Above, Passy Plaine-Joux in the morning.

Above, Mont Blanc from the takeoff area for paragliders.

Above, Pointe d’Ayères Sud in the Rochers des Fiz.

Above, tree house on the way to Lac Vert.

Above, Lac Vert.

Above, road to Chalets du Souay.

Above, Refuge Le Châtelet.

Above, at the Chalets du Souay.

Above, Les Jumelles.

Above, La Chorde.

Above, view of Ayères-des-Pierrières.

Above, herd of sheep.

Above, Lac de Pormenaz.

Above, Pointe Noire de Pormenaz towering above the lake.

Above, on the trail to Refuge de Moëde Anterne.


Above, Aiguille de la Glière.

Above, lost sheep.

Above, the Refuge.

Above, on the trail to Col d’Anterne.

Above, Mont Blanc and Pointe Noire de la Pormenaz.

Above, trail repair.

Above, at the Col d’Anterne, looking at the other side towards Lac d’Anterne (not visible).

Above, Rochers des Fiz.

Above, Mont Blanc.

Above, Massif des Aiguilles Rouges.

Above, Refuge de Moëde Anterne below.

Above, Tête à l’Ane.

Above, Tête Noire de Pormenaz and Lac de Pormenaz.

Above, Mont Buet.

Above, on the way down.

Above, on the GR towards Passy Plaine-Joux.



Above, Rochers des Fiz.

Above, Ayères des Pierrières.

Above, back at Passy Plaine-Joux.

Above, Autoroute du Mont Blanc in the valley.

Above, Saint-Gervais train station.

Hike to Montagne d’Âge

After the Vallon du Fier, I continued walking and, after a detour through a trail along the Nant de Calvi, I reached Poisy, a village northwest of Annecy. My goal was to cross the Montagne d’Âge, a small mountain that is part of the Jura mountains, from the north to the south on the way to Château de Montrottier and the Gorges du Fier in Lovagny.

Above, view of the Montagne d’Âge from the trail around Mont Rampignon, near Mont Veyrier.

Above, roses in Poisy.

Above, Montagne de la Mandallaz nearby.

Above, in the Marais de Poisy (Poisy swamp), on the way to Montagne d’Âge.

Above, Parmelan.

Above, start of the trail, on the north side of Montagne d’Âge.

Above, Epagny.

Above, fallen chestnuts.

Above, summit. No view though.

Above, view to the west at the Croix de Nonglard.

Above, the cross.

Above, exiting the forest.

Above, view on the Albanais.

Above, Semnoz covered by clouds. The Château de Montrottier can be seen in the foreground.


Above, La Tournette.

Above, field in Lovagny.

Above, Château de Montrottier.

Above, path to Gorges du Fier.

Above, Fier river near the Gorges.

Hike to Baraque des Rognes & Nid d’Aigle (Mont Blanc)

Last summer, I went on a hike near Chamonix to the Baraque Forestière des Rognes, a tiny emergency hut located between the much bigger Refuge de Tête Rousse, where most mountaineers stop on their way to the summit of Mont Blanc, and Nid d’Aigle, a hut at the terminus of Tramway du Mont Blanc. I followed this trail direction (except I started and ended at the Bellevue cable car station): Sentier des Rognes on the way up and a path along Glacier de Bionnassay on the way down.

In the morning, I went by train from Annecy to Les Houches, in the Chamonix Valley, switching at Saint-Gervais-les-Bains. My goal was to reach the Bellevue station to get a head start on the ascent. Usually, I could have boarded the Tramway du Mont Blanc at Saint-Gervais station but, at the time I went on this hike, the track was closed for repair. Instead, I used the Bellevue cable car, but it was a ~30min walk from Les Houches train station. Once at Bellevue, I started on the trail that goes around Mont Lachat on the north side until Col du Mont Lachat. Then I started on the Sentier des Rognes (Trail of Les Rognes): The trail was steep but regular, right until the final part before reaching Col des Rognes, which was pretty hard, but equipped with ladders and chains. I crossed path with many people, since the trail is a popular way to get to and from the summit of Mont Blanc, all the more so since the Tramway was closed. Once at Col des Rognes (2685m), I saw my first alpine ibex (bouquetin) of the day. I reached the Cabane des Rognes a few minutes later: There was a great view on the Désert de Pierre Ronde, the Dôme du Goûter and the Aiguille de Bionnassay from it. Soon after, I started on my way down towards Nid d’Aigle. There were many alpine ibexes despite the place being mostly stones. Once at the hut, I took a trail along the Glacier de Bionnassay for a while then went up again to reach the Bellevue cable car station, just in time for the last cable car.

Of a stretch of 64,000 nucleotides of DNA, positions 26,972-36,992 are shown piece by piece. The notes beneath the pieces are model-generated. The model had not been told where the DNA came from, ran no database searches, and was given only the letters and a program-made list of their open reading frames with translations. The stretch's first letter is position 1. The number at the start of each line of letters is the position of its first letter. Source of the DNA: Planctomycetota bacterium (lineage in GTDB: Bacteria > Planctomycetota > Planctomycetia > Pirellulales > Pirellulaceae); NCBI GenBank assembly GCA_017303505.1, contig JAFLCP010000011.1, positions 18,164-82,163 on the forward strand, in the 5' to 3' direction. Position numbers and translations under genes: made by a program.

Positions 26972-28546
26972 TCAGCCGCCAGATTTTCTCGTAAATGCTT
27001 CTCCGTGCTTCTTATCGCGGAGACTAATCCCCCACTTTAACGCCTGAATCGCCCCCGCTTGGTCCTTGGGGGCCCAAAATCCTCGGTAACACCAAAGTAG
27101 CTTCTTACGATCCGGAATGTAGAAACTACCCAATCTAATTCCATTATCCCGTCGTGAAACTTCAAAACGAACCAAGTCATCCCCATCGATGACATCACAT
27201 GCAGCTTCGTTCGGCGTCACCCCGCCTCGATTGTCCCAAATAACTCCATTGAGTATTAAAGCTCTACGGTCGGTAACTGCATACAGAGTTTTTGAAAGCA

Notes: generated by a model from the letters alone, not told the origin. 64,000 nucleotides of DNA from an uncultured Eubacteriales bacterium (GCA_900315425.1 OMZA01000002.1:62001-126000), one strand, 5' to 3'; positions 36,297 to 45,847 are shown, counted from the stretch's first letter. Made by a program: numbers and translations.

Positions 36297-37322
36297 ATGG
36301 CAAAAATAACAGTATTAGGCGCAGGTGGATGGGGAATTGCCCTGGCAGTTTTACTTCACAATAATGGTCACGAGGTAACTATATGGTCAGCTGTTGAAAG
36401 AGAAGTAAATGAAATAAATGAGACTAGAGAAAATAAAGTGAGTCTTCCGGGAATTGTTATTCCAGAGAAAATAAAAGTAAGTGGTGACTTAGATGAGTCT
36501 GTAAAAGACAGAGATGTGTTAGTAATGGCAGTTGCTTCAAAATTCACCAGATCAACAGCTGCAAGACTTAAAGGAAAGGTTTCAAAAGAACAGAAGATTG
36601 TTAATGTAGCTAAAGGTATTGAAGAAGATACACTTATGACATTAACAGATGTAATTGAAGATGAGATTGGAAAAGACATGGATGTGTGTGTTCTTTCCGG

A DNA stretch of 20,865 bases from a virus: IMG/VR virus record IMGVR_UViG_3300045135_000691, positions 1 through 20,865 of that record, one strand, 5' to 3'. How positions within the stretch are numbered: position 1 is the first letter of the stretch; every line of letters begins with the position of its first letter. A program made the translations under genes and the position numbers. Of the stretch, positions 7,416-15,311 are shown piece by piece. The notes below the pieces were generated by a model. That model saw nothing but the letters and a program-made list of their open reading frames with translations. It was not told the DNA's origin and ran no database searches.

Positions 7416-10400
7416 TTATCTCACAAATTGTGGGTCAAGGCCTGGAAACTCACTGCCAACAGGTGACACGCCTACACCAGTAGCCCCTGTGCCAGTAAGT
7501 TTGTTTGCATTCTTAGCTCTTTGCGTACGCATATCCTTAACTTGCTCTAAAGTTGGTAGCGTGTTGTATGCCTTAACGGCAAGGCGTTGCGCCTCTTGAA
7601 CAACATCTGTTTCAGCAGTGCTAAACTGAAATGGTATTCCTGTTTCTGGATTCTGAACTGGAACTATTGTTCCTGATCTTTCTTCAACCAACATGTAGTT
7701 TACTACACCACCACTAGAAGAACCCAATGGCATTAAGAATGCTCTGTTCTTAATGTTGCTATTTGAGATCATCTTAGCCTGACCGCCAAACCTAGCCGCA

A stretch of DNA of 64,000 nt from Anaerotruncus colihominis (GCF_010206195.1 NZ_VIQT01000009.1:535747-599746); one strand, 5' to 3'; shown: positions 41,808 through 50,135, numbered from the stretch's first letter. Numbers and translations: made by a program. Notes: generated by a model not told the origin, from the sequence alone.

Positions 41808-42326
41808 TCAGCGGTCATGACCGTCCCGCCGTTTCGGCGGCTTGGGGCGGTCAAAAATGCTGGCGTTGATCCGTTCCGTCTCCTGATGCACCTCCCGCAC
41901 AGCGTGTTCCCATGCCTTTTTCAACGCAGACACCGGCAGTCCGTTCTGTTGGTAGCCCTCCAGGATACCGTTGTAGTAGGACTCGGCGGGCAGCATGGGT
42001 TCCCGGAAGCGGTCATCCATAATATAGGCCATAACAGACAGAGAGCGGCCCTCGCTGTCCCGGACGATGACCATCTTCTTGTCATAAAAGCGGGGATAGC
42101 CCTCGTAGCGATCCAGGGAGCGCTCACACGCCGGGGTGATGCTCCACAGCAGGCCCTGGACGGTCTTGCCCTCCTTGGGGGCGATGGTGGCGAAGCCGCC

Above, train in the morning at Saint-Gervais-les-Bains.

Above, Les Houches train station.

Above, Arve river.

Above, cable car station in Bellevue.

Above, church in Les Houches.

Above, cable car station.

Above, at Bellevue.

Above, Bellevue station on the Tramway du Mont Blanc.

Above, on the trail around Mont Lachat.

Above, Rochers des Fiz.

Above, Chamonix valley.

Above, Réserve Naturelle de Carlaveryon.

Above, Arête des Rognes, where the trail leads me.

Above, view from Col du Mont Lachat.

Above, on the Sentier des Rognes, looking back at Mont Lachat.

Above, Tramway track to Nid d’Aigle.

Above, Mont Vorassay.

Above, Massif des Aiguilles Rouges.

Above, mountaineers going down.

Above, Dôme du Goûter.

Above, entering the place known as “le Dérochoir”, the final part before reaching Col des Rognes.

Above, Aiguille Verte.

Above, chain on the path.

Above, almost at Col des Rognes.

Above, Aiguille du Midi.

Above, alpine ibex.

Above, Cabane des Rognes from the Col.

Above, Dôme du Goûter.

Above, Aiguille de Bionnassay.

Above, path to Refuge de Tête Rousse.

Above, Désert de Pierre Ronde.

Above, on the way down.

Above, Refuge du Goûter.

Above, Nid d’Aigle in view.

Above, Glacier de Bionnassay.

Above, Nid d’Aigle from below.

Above, lake formed by water from the Glacier.

Above, back at Bellevue cable car station.

Above, Rochers des Fiz.

Above, Dôme du Goûter seen from Les Houches.

Above, waiting for the train back to Annecy.